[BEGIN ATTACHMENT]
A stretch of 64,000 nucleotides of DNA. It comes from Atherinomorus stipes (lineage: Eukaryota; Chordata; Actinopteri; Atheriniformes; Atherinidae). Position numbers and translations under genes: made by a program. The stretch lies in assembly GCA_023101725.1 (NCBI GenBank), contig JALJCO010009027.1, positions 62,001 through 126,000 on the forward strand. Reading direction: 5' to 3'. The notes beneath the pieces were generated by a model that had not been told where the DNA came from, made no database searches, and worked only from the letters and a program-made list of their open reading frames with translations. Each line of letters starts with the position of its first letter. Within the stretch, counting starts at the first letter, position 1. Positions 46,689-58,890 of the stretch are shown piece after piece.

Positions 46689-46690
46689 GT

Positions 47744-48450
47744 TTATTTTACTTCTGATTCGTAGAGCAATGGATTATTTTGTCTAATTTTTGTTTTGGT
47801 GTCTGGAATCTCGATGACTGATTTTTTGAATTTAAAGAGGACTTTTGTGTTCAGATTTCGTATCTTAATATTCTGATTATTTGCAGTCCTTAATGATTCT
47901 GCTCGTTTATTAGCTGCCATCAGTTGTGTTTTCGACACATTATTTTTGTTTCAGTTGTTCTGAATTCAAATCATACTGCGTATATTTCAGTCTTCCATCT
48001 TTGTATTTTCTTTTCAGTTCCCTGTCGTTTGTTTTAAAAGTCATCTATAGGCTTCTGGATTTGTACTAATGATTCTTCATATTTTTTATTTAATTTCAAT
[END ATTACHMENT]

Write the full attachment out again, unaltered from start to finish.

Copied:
A stretch of 64,000 nucleotides of DNA. It comes from Atherinomorus stipes (lineage: Eukaryota; Chordata; Actinopteri; Atheriniformes; Atherinidae). Position numbers and translations under genes: made by a program. The stretch lies in assembly GCA_023101725.1 (NCBI GenBank), contig JALJCO010009027.1, positions 62,001 through 126,000 on the forward strand. Reading direction: 5' to 3'. The notes beneath the pieces were generated by a model that had not been told where the DNA came from, made no database searches, and worked only from the letters and a program-made list of their open reading frames with translations. Each line of letters starts with the position of its first letter. Within the stretch, counting starts at the first letter, position 1. Positions 46,689-58,890 of the stretch are shown piece after piece.

Positions 46689-46690
46689 GT

Positions 47744-48450
47744 TTATTTTACTTCTGATTCGTAGAGCAATGGATTATTTTGTCTAATTTTTGTTTTGGT
47801 GTCTGGAATCTCGATGACTGATTTTTTGAATTTAAAGAGGACTTTTGTGTTCAGATTTCGTATCTTAATATTCTGATTATTTGCAGTCCTTAATGATTCT
47901 GCTCGTTTATTAGCTGCCATCAGTTGTGTTTTCGACACATTATTTTTGTTTCAGTTGTTCTGAATTCAAATCATACTGCGTATATTTCAGTCTTCCATCT
48001 TTGTATTTTCTTTTCAGTTCCCTGTCGTTTGTTTTAAAAGTCATCTATAGGCTTCTGGATTTGTACTAATGATTCTTCATATTTTTTATTTAATTTCAAT